Michael Bishop 07 Nov 2016
I'm just back from my last week of lectures in the Cape for this year and one of the books that we looked at this week was A Secular Age, by the Canadian philosopher Charles Taylor. Actually, we were spared the whole book (800 pages of philosophy can make anyone feel a little inadequate …) and thankfully we worked through a summary of the book :)
Taylor writes about the shift that has taken place over the last few centuries where there has been a move from practically everyone believing in God to a situation where it is now perfectly acceptable intellectually and socially to believe that there is no God. More telling though is his observation that even those who claim to be believers have very often taken on a deistic worldview (Deism is the belief that there is a God, but that God is not involved in our world. In this view God is like a watchmaker who builds an intricate time-keeper device, winds it up, and then walks away, leaving it to slowly run down.)
Of course, we would all dispute that we are deists – we believe in a God who is involved in our world, who speaks, who answers our prayers, who intervenes. But saying that we believe something is not the same as living as if it is true. Do I really expect God to be active, speaking and present in my world? If so, how is this reflected in the way my life is ordered?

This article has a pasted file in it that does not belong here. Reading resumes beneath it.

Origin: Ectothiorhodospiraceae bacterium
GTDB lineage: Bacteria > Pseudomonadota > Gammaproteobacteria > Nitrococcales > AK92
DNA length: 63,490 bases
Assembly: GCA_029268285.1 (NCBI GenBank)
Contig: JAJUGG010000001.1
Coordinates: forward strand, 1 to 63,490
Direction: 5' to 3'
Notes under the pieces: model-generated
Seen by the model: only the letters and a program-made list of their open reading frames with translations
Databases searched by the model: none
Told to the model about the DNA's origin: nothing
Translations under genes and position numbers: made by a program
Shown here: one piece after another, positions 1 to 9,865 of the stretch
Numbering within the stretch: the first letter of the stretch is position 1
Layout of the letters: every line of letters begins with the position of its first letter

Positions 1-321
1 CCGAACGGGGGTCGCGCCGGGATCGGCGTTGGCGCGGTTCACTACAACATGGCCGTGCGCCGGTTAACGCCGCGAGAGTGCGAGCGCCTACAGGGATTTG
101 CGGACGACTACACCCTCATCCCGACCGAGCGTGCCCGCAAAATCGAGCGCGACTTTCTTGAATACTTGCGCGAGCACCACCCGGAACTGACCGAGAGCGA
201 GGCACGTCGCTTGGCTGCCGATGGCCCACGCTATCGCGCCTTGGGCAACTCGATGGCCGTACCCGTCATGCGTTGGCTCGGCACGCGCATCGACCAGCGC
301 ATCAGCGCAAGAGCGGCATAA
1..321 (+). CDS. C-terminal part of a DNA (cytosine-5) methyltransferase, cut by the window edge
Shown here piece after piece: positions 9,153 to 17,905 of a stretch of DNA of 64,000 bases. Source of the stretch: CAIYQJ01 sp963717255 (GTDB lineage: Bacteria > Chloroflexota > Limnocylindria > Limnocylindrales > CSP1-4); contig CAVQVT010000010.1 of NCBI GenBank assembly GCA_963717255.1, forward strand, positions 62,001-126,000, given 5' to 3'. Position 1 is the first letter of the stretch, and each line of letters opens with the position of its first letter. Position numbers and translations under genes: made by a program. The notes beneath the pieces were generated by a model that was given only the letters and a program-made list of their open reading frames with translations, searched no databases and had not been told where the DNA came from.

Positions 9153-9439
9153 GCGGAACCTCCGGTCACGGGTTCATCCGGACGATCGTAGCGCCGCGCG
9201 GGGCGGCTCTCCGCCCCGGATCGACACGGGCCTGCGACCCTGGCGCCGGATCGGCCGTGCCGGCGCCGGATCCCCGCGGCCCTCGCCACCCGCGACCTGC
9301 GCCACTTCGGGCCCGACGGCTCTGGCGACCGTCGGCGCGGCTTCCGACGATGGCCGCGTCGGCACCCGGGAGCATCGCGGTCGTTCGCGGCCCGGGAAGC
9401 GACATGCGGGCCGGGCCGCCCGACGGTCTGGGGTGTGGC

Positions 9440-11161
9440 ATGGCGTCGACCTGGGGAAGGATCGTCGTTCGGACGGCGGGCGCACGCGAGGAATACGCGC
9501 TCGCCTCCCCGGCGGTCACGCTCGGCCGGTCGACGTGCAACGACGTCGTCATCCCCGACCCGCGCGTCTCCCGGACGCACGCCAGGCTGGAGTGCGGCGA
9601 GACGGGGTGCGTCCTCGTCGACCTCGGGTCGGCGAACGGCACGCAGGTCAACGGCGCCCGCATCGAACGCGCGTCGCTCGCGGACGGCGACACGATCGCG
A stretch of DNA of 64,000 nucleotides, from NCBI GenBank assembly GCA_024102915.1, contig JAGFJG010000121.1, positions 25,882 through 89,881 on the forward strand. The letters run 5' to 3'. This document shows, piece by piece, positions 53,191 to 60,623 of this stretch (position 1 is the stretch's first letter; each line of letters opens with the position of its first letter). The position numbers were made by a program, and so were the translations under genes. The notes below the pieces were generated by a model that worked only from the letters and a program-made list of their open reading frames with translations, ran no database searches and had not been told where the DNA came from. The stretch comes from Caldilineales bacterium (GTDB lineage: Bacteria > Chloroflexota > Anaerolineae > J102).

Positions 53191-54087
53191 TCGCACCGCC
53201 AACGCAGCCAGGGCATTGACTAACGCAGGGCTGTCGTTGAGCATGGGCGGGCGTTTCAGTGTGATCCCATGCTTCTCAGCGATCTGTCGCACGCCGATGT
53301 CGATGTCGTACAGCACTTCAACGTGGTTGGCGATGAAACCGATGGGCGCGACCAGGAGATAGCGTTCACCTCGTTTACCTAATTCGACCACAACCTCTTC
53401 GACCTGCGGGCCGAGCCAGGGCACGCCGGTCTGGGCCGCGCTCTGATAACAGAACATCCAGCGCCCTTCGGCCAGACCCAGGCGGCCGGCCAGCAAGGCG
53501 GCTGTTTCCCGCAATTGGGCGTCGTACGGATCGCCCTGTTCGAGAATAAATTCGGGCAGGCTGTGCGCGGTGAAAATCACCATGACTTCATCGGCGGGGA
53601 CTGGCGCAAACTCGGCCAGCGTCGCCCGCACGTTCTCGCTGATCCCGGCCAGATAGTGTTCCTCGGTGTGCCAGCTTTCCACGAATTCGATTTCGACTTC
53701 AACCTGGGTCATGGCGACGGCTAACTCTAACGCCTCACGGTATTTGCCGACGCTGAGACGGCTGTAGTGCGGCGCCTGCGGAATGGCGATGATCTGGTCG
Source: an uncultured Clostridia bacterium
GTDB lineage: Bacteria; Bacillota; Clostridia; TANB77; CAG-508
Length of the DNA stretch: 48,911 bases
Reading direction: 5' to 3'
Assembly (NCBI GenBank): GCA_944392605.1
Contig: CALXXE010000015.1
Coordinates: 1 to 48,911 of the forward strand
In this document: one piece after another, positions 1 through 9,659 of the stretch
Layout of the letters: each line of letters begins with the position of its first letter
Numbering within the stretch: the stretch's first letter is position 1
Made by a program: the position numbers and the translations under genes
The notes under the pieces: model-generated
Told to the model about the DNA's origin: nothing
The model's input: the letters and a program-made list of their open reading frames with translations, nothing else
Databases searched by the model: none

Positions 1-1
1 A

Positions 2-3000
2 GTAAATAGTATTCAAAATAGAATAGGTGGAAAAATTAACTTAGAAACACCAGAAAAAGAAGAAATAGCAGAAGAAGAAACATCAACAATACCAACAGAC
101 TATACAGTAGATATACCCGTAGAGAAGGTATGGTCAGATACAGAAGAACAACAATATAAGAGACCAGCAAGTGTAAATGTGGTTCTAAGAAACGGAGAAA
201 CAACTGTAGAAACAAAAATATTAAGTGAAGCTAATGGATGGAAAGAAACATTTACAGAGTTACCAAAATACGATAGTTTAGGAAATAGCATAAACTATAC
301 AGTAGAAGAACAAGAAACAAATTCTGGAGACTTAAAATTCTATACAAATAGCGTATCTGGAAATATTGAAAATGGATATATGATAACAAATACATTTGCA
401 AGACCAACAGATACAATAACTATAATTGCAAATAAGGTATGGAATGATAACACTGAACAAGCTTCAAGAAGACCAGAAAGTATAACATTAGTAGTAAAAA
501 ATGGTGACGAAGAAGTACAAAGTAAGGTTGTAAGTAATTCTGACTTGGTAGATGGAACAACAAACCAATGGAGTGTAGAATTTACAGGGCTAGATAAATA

How might our lives look different if we are genuinely expecting God to be active, present and speaking? For starters, one non-negotiable aspect is the need for us to be better listeners. During our week in the Cape, we began every day with an hour of lectio divina – the ancient monastic practice of listening meditatively to God speak through Scripture, and we ended every day with an Examen of Consciousness – the Ignatian practice of reflecting meditatively on the day that has passed. It's worth saying that I resisted these disciplines – I wanted to talk, not listen, I wanted to engage with the stuff we were reading, not sit in silence! And yet as we made space for God, I found myself increasingly aware of his presence and his speaking – the still, small voice of God.